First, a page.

Bill Cosby’s attorneys filed an appeal on Friday of a trial court judge’s order denying his motion to dismiss the criminal sexual assault charges filed against him last December in Pennsylvania.
The 78-year-old actor and comedian has been accused by dozens of women of sexual assault going back decades in a number of lawsuits playing out in civil court due to the expiration of the criminal statute of limitations. The Pennsylvania case, however, is the first time Cosby has faced criminal charges as a result of his alleged actions.
This case arises out of a 2004 sexual assault allegation made against Cosby by Andrea Constand that was not originally pursued criminally after Cosby and Constand reached a financial settlement in 2006. Former Pennsylvania District Attorney Bruce Castor’s decision to not prosecute Cosby criminally went a long way in ultimately facilitating the civil settlement with Constand, because it allowed Cosby to answer questions under oath about the allegations in a deposition as part of the settlement process. Had Cosby’s attorney thought the civil deposition might later be used to file criminal charges against their client, they never would have allowed him to answer questions.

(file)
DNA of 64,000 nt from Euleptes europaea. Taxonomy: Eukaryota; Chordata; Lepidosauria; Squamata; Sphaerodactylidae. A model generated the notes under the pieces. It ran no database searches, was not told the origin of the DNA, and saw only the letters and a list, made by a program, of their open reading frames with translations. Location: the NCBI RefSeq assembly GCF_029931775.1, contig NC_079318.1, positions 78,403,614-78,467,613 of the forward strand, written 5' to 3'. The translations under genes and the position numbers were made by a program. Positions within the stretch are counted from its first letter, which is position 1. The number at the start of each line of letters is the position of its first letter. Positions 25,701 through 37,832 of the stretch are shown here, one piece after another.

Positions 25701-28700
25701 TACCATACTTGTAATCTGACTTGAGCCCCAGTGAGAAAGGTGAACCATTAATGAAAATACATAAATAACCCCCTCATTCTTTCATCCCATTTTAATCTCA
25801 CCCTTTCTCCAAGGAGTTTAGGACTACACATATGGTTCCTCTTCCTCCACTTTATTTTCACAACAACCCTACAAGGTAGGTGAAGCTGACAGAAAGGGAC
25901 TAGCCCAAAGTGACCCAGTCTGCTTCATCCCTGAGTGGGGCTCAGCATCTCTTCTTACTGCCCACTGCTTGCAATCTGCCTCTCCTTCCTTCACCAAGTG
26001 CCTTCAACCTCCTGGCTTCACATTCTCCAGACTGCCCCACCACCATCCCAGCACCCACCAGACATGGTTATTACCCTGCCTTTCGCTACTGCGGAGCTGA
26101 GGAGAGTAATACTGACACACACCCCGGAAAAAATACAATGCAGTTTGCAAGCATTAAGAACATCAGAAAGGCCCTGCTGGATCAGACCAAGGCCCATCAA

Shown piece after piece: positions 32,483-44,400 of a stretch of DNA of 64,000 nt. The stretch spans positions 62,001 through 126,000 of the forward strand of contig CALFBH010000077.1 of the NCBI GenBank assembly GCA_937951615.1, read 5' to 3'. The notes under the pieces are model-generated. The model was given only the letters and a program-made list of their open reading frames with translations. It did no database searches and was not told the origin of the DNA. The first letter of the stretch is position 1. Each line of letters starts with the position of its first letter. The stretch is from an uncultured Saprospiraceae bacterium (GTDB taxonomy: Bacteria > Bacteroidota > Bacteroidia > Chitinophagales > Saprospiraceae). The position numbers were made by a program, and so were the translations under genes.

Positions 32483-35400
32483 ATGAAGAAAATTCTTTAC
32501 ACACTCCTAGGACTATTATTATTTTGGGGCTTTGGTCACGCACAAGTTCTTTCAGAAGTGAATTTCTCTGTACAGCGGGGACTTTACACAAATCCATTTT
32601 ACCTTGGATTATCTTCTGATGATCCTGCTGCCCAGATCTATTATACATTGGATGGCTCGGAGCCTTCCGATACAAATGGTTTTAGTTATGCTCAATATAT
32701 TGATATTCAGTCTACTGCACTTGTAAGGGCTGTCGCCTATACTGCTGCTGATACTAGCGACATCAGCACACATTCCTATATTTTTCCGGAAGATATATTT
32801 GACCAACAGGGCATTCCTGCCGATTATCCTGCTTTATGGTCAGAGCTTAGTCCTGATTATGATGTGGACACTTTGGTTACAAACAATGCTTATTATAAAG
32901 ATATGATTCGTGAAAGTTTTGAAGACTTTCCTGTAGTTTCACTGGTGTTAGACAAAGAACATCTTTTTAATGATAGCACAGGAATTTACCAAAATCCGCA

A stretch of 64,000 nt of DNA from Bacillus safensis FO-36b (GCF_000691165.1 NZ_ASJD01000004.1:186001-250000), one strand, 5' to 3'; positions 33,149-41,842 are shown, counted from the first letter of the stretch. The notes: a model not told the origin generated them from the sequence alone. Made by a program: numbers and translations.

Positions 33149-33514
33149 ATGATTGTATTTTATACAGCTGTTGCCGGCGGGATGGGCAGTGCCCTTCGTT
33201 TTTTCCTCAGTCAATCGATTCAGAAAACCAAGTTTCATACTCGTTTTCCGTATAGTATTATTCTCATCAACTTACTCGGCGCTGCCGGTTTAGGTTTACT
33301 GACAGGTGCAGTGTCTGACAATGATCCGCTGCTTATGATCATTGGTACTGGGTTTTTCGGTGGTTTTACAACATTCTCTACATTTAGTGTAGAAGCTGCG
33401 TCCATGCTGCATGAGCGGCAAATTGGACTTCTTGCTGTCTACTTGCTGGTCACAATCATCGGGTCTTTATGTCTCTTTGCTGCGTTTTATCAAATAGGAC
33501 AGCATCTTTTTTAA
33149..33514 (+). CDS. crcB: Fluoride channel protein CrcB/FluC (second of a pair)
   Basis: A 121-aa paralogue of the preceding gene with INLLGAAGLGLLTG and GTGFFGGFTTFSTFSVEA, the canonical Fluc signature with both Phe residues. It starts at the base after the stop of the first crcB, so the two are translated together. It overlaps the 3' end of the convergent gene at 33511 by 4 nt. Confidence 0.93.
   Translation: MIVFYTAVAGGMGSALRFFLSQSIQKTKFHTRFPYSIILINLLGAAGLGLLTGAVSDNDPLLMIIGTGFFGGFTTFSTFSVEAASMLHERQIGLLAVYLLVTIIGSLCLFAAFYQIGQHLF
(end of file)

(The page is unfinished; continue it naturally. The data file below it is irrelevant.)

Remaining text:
However, newly elected Pennsylvania District Kevin Steele — who ran on a platform to file charges against Cosby — decided to reopen the criminal case and filed charges against Cosby just prior to the expiration of the statute of limitations in December. Cosby’s deposition answers are now being used, in part, as the basis for the newly filed criminal charges.
Cosby’s attorneys attempted to have the charges dismissed, citing the prior D.A.’s decision to not prosecute Cosby, however, Judge Steven O’Neill rejected the motion after a hearing held earlier this month.
On Friday, Cosby’s attorneys filed an appeal of Judge O’Neill’s denial of the dismissal, raising several related legal issues, including:
“whether the District Attorney’s promise [to not prosecute Cosby] bound the Commonwealth; whether the Commonwealth is estopped from prosecuting Mr. Cosby, regardless of whether there was a valid agreement; and (again regardless of whether there was a valid agreement), whether Mr. Cosby’s due process rights have been violated by the fact that the Commonwealth honored the commitment for more than a decade and then, after such a lengthy delay, elected to breach it and file charges after critical evidence had been lost.”
If the appellate court decides to hear the case — which seems likely based on the issues raised — the preliminary hearing scheduled for March 8 will almost certainly be delayed, pending the outcome of the appeal.
[image via screengrab]